By closing and opening of the switches alternatively the output of H1 is obtained as which is equal to, 0, and for bridge 2 is which is equal to, 0,.

Hence gives the value of −3/2V_{dc}, −V_{dc}, −1/2V_{dc}, 0, +1/2V_{dc}, +V_{dc}, +3/2V_{dc} for the above CMLI. Figure 2 shows an 11 level inverter output gives a value of −5/2V_{dc}, −3/2V_{dc}, −V_{dc}, −1/2V_{dc}, 0, +1/2V_{dc}, +V_{dc}, +3/2V_{dc}, +5/2V_{dc}.

The major advantages of ACMLI are

Less Number of dc sources;

Low switching losses;

Output switching frequencies are low;

Cost and complexity are reduced ;

Reduced harmonics level;

Increased output efficiency.

3. Modulation Methods for ACMLI

The three main modulation techniques: Fundamental frequency switching, space vector modulation (SVM), sinusoidal (or) multi carrier PWM (SPWM). In frequency switching modulation, initially the switching angles are calculated and then it is transferred to the digital system. This technique will eliminate the lower order harmonics to reduce distortion in output voltage. SVM is used to obtain the commutation state for the switches. If the number of levels in the inverter is increased this method becomes more complex. In SPWM it has several carrier signals keeping only one modulating signal. The carrier signals are triangular one and have same frequency and peak to peak amplitude so that the bands they occupy are contiguous i.e. one carrier signal will have a contact with other signal. The modulating signal is pure sinusoidal and at every instant each carrier signal is compared with modulating signal. In each comparison if the modulating signal is greater than the carrier signal it gives one or otherwise zero. The results are added to give the voltage level, which is required at the output terminal of the inverter. SPWM is further categorized in to 2 groups namely carrier disposition (CD) and phase disposition (PD) method. To sample the reference waveform in CD method, the number of carrier signals is displaced by contiguous increment in amplitude of the reference waveform. Similarly the multi carrier phase is shifted in case of PD method. The phase disposition method is implemented here in this paper as it gives least THD.

4. Proposed Model of Single Phase ACMLI

4.1. Circuit Description

Since explained in the earlier methods of CMLIs, it is necessary to implement a new design to overcome the

Figure 2. A cascaded 11 level inverter output.

disadvantages of the other methods. So a new design of topology is required to form an asymmetric inverter as shown in Figure 3. Here there are 3 DC sources connected with seven switches which include an H-bridge inverter. All IGBT switches are connected as shown in the Figure 3 in order to form a hybrid cascaded inverter. The hardware model of the proposed inverter is also described here.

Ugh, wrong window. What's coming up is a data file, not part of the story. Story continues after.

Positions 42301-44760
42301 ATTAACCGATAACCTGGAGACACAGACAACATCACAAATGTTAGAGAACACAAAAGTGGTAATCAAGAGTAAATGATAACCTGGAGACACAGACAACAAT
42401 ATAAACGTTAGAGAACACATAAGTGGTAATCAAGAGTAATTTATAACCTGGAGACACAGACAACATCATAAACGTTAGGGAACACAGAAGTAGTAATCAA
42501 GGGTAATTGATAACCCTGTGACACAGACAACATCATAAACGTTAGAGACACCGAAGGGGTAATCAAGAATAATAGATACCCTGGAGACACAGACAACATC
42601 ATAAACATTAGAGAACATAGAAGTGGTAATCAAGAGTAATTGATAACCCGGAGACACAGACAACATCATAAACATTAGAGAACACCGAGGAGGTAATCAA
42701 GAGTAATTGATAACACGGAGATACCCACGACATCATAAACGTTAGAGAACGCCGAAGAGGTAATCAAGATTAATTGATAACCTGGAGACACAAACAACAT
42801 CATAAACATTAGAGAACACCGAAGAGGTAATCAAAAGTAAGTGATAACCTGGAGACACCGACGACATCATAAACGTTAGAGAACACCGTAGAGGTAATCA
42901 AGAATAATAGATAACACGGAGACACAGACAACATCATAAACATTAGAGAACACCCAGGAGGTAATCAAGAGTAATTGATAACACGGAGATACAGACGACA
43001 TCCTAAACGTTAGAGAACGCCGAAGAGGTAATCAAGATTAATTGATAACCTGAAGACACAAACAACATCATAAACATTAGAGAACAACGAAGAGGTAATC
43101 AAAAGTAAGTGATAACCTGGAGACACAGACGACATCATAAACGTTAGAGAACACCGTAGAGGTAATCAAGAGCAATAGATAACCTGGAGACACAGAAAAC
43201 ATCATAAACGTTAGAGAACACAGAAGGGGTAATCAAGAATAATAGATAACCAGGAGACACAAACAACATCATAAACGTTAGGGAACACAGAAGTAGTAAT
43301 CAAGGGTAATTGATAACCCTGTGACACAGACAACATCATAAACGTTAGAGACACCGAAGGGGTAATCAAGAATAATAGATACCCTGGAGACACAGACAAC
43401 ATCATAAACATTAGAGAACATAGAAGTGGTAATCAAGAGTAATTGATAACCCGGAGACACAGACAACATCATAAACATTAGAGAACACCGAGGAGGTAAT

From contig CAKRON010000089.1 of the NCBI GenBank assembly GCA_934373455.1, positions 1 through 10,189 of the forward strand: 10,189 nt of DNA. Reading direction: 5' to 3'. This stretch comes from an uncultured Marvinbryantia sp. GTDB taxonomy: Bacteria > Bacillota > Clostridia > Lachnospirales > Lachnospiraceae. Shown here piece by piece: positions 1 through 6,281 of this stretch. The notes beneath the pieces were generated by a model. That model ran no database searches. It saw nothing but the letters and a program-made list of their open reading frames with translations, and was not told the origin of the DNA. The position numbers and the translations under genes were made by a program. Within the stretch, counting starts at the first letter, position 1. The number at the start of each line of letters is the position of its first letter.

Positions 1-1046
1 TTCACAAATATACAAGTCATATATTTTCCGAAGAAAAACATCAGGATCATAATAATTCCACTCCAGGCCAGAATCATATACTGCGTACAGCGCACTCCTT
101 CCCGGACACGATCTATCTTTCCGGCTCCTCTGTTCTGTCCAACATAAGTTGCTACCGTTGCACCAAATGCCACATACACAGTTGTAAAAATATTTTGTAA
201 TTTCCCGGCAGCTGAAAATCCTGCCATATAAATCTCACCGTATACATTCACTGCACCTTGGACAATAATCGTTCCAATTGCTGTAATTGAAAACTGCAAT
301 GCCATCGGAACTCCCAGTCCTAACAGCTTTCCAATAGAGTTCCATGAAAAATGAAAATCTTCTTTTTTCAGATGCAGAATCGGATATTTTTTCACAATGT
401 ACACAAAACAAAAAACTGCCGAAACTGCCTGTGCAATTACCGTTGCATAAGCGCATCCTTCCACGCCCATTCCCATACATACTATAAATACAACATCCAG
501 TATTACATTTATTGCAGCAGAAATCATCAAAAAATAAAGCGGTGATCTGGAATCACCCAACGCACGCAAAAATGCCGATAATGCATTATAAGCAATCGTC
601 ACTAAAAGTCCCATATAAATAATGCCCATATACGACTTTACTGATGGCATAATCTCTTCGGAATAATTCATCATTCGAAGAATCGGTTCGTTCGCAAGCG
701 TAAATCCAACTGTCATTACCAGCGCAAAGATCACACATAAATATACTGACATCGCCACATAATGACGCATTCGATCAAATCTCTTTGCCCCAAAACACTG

The new topology comprises a Spartan 3E FPGA processor with a control of modulation index level to form various levels of inverter. The basic operation of FPGA processor is explained in chapter 6. Three Flywheel diodes are used to prevent the back emf from triggering and other circuits in the proposed model. By using FPGA the gating signal for 13-level inverter is generated for employing the SPWM technique. The hardware prototype model is also shown in Figure 4 and the internal blocks of the FPGA implementation technique is also shown in Figure 5.

4.2. Generation of Gating Pulses Using FPGA

To produce a 13-level output the proposed modulation technique carries six carrier signals with one modulating signal. The carrier waveform for the proposed system is shown in Figure 6. The switching states and voltage levels of the proposed inverter are shown in Table 1.

Figure 3. Proposed circuit model for 13-level ACMLI.

Figure 4. Prototype model of FPGA SPARTAN 3E processor.

Figure 5. Internal blocks of FPGA implementation.

Figure 6. Carrier waveform for SPWM technique.

Table 1. Switching states and voltage levels of 13-level inverter.

4.3. Matlab/Simulink Model

The simulation model for a 13-level inverter with R load is shown in Figure 7. By using MATLAB/SIMULINK the proposed 13-level inverter is simulated by using Insulated Gate Bipolar Transistor (IGBT) switches. Here only 7 switches are used to produce 13-level output along with 3 feedback diodes. The staircase output and the FFT analysis for THD% is shown in Figure 8. The model is verified using RL load and its corresponding FFT analysis is shown in Figure 9. The staircase output voltage and current waveform of 13-level inverter thus obtained is shown in Figure 10. From the obtained result the THD for R load is 9.29% at 1500 Hz frequency for 126.6 V. Similarly with LC filter the THD is 1.09% for 129.5 V. We also observed from the simulation result

Figure 7. Circuit diagram with RL load for 13-level inverter.

Figure 8. FFT analysis for 13-level inverter with R load.

Figure 9. FFT analysis for 13- level inverter with RL load.

Figure 10. Output voltage and current waveform.

that the odd harmonics of 3^{rd}, 5^{th}, 7^{th}, and 9^{th} harmonic levels are most dominant. Hence a new method of SHEPWM is suggested for minimizing such kind of odd harmonics.

5. Selective Harmonic Elimination (SHE)

SHE is commonly adopted in medium and high power inverter applications where the switching frequency is low enough to minimize the switching losses. The effectiveness of this method is fully depends on switching angles. So, for determining the optimum switching angles several algorithms have been developed. Usually it is done using optimization techniques such as Newton Raphson method [8] - [11] , Genetic algorithm (GA) and Particle swarm optimization (PSO). The digital implementation of SHE equations involves two steps.

1) The switching angles are too calculated through a set of non-linear and transcendental equations.

2) The determined switching angles are to be stored in look up table (LUT) for real time applications.